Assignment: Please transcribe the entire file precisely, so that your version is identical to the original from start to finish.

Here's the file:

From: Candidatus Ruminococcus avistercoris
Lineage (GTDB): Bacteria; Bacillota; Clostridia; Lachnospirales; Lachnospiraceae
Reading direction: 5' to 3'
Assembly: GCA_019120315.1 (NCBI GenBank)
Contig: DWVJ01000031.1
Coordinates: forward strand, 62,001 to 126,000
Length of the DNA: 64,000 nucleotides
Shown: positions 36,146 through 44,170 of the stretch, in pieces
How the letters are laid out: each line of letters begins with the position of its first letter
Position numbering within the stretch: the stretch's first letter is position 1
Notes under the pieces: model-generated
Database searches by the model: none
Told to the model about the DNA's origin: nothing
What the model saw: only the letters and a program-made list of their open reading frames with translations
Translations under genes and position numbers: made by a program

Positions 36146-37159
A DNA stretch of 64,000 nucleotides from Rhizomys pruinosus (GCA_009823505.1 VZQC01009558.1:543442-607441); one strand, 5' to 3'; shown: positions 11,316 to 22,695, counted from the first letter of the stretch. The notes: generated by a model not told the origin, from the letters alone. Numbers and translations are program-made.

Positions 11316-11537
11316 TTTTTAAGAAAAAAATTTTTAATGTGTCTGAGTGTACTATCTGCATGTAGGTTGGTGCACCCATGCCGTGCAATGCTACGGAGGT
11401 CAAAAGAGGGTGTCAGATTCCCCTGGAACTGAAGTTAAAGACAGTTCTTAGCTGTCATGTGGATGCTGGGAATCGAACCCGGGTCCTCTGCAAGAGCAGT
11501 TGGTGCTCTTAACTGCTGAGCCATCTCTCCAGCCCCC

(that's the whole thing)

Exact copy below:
From: Candidatus Ruminococcus avistercoris
Lineage (GTDB): Bacteria; Bacillota; Clostridia; Lachnospirales; Lachnospiraceae
Reading direction: 5' to 3'
Assembly: GCA_019120315.1 (NCBI GenBank)
Contig: DWVJ01000031.1
Coordinates: forward strand, 62,001 to 126,000
Length of the DNA: 64,000 nucleotides
Shown: positions 36,146 through 44,170 of the stretch, in pieces
How the letters are laid out: each line of letters begins with the position of its first letter
Position numbering within the stretch: the stretch's first letter is position 1
Notes under the pieces: model-generated
Database searches by the model: none
Told to the model about the DNA's origin: nothing
What the model saw: only the letters and a program-made list of their open reading frames with translations
Translations under genes and position numbers: made by a program

Positions 36146-37159
A DNA stretch of 64,000 nucleotides from Rhizomys pruinosus (GCA_009823505.1 VZQC01009558.1:543442-607441); one strand, 5' to 3'; shown: positions 11,316 to 22,695, counted from the first letter of the stretch. The notes: generated by a model not told the origin, from the letters alone. Numbers and translations are program-made.

Positions 11316-11537
11316 TTTTTAAGAAAAAAATTTTTAATGTGTCTGAGTGTACTATCTGCATGTAGGTTGGTGCACCCATGCCGTGCAATGCTACGGAGGT
11401 CAAAAGAGGGTGTCAGATTCCCCTGGAACTGAAGTTAAAGACAGTTCTTAGCTGTCATGTGGATGCTGGGAATCGAACCCGGGTCCTCTGCAAGAGCAGT
11501 TGGTGCTCTTAACTGCTGAGCCATCTCTCCAGCCCCC